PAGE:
According to the results of a national survey, approximately 1.3 million adults with diabetes in the United States rationed their insulin supply in 2021 to save money.
October 17, 2022
An estimated 1.3 million adults in the United States are on an insulin ration for diabetes due to the high cost, increasing the risk of diabetes-related complications such as organ damage, blindness and even death.
In the United States, drug manufacturers charge nearly $ 100 on average for a standard unit of insulin compared to $ 12 in Canada or $ 7.52 in the UK. Depending on their health insurance, some people in the United States pay next to nothing for insulin, while others end up bearing the full cost.
Adam Gaffney of the Cambridge Health Alliance in Massachusetts and his colleagues looked at data from the 2021 National Health Interview Survey to see how those costs affect insulin use. Each year, the U.S. Centers for Disease Control and Prevention administers the adult survey of a sample of U.S. households to collect data on income, health status, insurance coverage, and more.
In 2021, 982 people who have diabetes and use insulin responded to the survey, which for the first time asked whether they had skipped their insulin doses, taken less insulin than needed, or delayed their insulin purchase in the past year to save money. money. About 16.5% of the group answered affirmatively to at least one of these questions. The CDC designed the survey to be nationally representative, so Gaffney and the team extrapolated it to estimate that about 1.3 million American adults on diabetes insulin ration.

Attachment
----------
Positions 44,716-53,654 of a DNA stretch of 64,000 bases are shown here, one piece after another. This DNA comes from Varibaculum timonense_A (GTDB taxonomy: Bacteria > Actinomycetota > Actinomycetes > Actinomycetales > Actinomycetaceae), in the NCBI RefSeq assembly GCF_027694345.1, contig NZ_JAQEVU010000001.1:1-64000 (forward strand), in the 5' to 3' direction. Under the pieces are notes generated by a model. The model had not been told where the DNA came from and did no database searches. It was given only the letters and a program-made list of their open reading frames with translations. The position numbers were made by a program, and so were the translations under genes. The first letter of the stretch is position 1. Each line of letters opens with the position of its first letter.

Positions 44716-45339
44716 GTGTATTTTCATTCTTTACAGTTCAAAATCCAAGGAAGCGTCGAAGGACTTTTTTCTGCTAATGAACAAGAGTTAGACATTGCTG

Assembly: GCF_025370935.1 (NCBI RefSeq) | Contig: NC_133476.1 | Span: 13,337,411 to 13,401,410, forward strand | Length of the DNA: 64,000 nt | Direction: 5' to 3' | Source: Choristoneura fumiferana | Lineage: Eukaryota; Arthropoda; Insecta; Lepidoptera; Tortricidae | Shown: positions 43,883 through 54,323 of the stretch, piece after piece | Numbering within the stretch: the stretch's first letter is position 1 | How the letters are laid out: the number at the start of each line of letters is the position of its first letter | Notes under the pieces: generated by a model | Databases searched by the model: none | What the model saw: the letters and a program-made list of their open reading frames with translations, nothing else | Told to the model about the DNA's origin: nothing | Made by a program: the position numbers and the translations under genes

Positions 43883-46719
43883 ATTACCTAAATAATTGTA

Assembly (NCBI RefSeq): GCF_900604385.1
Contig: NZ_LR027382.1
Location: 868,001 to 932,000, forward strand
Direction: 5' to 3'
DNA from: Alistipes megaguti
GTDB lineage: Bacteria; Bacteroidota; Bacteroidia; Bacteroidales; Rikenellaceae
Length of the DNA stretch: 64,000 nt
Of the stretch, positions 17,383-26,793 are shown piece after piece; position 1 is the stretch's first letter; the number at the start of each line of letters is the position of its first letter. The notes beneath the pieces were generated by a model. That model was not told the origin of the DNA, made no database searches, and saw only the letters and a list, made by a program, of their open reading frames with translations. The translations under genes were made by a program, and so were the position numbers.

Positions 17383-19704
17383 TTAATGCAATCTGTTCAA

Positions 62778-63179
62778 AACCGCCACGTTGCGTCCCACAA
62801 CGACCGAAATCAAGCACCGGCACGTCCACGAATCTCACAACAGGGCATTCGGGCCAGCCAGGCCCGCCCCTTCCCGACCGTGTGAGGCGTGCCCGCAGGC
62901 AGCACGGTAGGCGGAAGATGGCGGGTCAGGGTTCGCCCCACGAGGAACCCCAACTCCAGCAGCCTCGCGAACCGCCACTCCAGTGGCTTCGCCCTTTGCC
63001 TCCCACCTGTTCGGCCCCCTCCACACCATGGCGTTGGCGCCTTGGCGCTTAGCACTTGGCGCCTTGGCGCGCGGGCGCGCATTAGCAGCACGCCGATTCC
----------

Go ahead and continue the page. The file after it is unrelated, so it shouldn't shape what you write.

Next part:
“This says something very troubling about the state of our healthcare system,” says Gaffney. Without insulin, many people with diabetes cannot control their blood sugar levels, which increases the risk of chronic complications, she says.
People without health insurance had the highest rates of insulin rationing with nearly 30% restricted insulin use. About 19% of people with private health insurance also rationed insulin compared to 16% of those with Medicare, the federal health insurance program for people aged 65 and over. This is likely due to the high out-of-pocket costs associated with some private insurance plans, Gaffney says.
People who were black, under the age of 65, or considered low-to-middle income were also more likely to ration insulin than people from other socioeconomic groups. It is already known that these demographics face higher insulin costs due to health disparities, says Andrew Mulcahy of the RAND company in Washington DC.
Earlier this year, Congress passed legislation under the Inflation Reduction Act that capped insulin costs to $ 35 for Medicare beneficiaries. A previous provision of the bill included a similar cap for people with private insurance, but this was removed during the negotiations.
“I don’t think it will drastically move the needle because the Medicare population is already doing relatively well on this measure,” Mulcahy says. “To really address the root of the problem, you also need to think about how to reach patients with private coverage and, most importantly, patients without any coverage.”
Journal reference: Annals of Internal MedicineDOI: 10.7326 / M22-2477
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